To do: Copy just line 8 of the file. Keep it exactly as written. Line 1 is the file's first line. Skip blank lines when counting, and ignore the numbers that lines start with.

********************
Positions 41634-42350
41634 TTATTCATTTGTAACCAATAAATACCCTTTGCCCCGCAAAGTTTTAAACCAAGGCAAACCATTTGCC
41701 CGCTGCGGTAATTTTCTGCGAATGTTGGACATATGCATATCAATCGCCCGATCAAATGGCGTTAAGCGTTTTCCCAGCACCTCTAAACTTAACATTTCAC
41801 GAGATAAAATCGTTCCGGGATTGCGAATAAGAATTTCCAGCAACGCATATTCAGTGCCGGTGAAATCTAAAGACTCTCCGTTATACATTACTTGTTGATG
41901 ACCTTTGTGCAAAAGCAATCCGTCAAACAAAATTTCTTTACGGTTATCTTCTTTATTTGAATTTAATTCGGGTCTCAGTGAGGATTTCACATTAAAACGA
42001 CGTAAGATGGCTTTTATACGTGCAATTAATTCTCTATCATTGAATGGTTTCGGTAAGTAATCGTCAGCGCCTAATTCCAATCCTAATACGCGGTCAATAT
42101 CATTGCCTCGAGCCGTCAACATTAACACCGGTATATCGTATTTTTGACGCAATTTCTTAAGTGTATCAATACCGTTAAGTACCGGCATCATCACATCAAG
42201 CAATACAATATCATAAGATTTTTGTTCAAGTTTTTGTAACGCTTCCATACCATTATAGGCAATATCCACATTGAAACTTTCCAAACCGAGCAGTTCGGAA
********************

42201 CAATACAATATCATAAGATTTTTGTTCAAGTTTTTGTAACGCTTCCATACCATTATAGGCAATATCCACATTGAAACTTTCCAAACCGAGCAGTTCGGAA